Most of the documents concerning Andrea are unrelated to his artistic career and, as a consequence, his stylistic development remains highly problematical. The artist traveled frequently within Sienese territory and is believed to have created paintings in Naples and Sicily. Of the surviving works that can be securely dated, the majority were executed toward the end of the painter’s life, such as the polyptych (1400) he created for the church of Santo Stefano alla Lizza in Siena. It is therefore difficult to determine a chronology for the artist’s activity. What is certain, however, is that Andrea’s works reflect the lasting impact of
Like many of his contemporaries, Andrea worked in diverse media and his oeuvre includes large- and small-scale panel paintings, polyptychs, frescoes, sculpture, manuscript illuminations, and ephemera such as heraldic standards. Among the many surviving works attributed to his hand, the triptych now in the National Gallery of Art is agreed to be the most successful. More than any other work by the artist, this painting displays the sophisticated use of gesture, brilliantly contrasted colors, boldly silhouetted forms, and narrative clarity that represent the best of Sienese Trecento painting.
 In these letters, Catherine urges Andrea to judge others as he would judge himself and to treat all citizens equally. Saint Catherine, Le Lettere di S. Caterina di Siena, ed. Piero Misciattelli, 6 vols. (Siena, 1913–1921), 5: nos. 358, 363, 366. Andrea is often dubiously attributed with the earliest known painting of Saint Catherine. The fresco is located in a chapel at the Sienese church of San Domenico and depicts Catherine holding a lily with one hand as she reaches down with the other to touch the lips of a kneeling penitent. Early in its history, this “portrait” of Saint Catherine was accredited with miraculous agency. In a letter to his mother from February 22, 1416, Fra Giovanni Dominici claimed to have been cured of a speech impediment when he prayed beneath the image. See B. Giovanni Dominici, Lettere spirituali, eds. Maria Teresa Casella and G. Pozzi (Freiburg, 1969), 227 (espistola 55). The diary of Andrea’s friend, Cristofano Guidini, records another early painting of Saint Catherine in the Chapel of Saint James Intercisus at Siena Cathedral. This painting has also been attributed to Andrea. See “Ricordi di Cristofano Guidini,” Archivio storico italiano 4, pt. 1 (1843): 39 n. 40.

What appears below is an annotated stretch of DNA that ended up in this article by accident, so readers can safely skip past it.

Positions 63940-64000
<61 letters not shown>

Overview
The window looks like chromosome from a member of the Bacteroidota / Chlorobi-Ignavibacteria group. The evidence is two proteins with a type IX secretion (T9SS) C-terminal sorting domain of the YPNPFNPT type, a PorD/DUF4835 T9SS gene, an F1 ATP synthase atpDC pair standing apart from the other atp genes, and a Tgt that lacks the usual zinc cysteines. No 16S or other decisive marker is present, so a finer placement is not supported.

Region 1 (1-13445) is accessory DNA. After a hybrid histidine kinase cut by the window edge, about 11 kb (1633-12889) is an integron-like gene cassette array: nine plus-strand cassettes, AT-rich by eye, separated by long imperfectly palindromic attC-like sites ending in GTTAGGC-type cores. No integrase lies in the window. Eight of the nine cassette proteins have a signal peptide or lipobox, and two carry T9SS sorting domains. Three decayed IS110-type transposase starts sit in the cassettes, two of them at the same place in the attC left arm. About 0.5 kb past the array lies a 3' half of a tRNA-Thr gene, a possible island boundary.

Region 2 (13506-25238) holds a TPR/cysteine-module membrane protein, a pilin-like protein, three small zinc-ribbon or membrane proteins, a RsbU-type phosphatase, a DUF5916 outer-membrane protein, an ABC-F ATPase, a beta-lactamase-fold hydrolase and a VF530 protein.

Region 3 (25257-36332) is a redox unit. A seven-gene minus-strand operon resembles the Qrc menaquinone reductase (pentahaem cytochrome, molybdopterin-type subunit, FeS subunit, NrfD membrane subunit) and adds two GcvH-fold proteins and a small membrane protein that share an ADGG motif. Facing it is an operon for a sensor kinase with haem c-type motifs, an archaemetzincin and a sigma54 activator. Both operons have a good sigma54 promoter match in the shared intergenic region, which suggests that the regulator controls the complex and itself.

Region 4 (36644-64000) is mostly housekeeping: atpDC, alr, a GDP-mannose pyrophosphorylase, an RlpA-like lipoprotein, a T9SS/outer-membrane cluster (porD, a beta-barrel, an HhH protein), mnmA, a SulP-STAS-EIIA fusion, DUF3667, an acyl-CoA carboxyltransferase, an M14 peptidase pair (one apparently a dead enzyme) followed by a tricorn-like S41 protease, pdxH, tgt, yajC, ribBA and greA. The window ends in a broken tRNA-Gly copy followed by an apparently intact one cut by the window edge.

Ettore Romagnoli, Biografia cronologica de’ bellartisti senesi, 1200–1800: opera manoscritta in tredici volume, 13 vols. (Florence, 1976), 3: 19.
 They were to rent the workshop, located near the church of Santa Maria della Misericordia, for two years. See Scipione Borghesi and Luciano Banchi, Nuovi documenti per la storia dell’arte senese (Siena, 1898), 27.
 Gaetano Milanesi, Documenti per la storia dell’arte senese, 3 vols. (Siena, 1854–1856), 1(1854): 305–306.
 See Alberto Cornice, “Andrea Vanni,” in Il gotico a Siena: miniature, pitture, oreficerie, ed oggetti d’arte (Florence, 1982), 286. As Laurence B. Kanter has noted, the list added to the 1356 statutes probably dates from sometime between 1378 and 1386. Laurence B. Kanter, in Timken Museum of Art, European Works of Art, American Paintings and Russian Icons in the Putnam Foundation Collection (San Diego, 1996), 28. See also Pia Palladino, Art and Devotion in Siena after 1350: Lucca di Tommè and Niccolò di Buonaccorso (San Diego, 1997), 74 n. 14.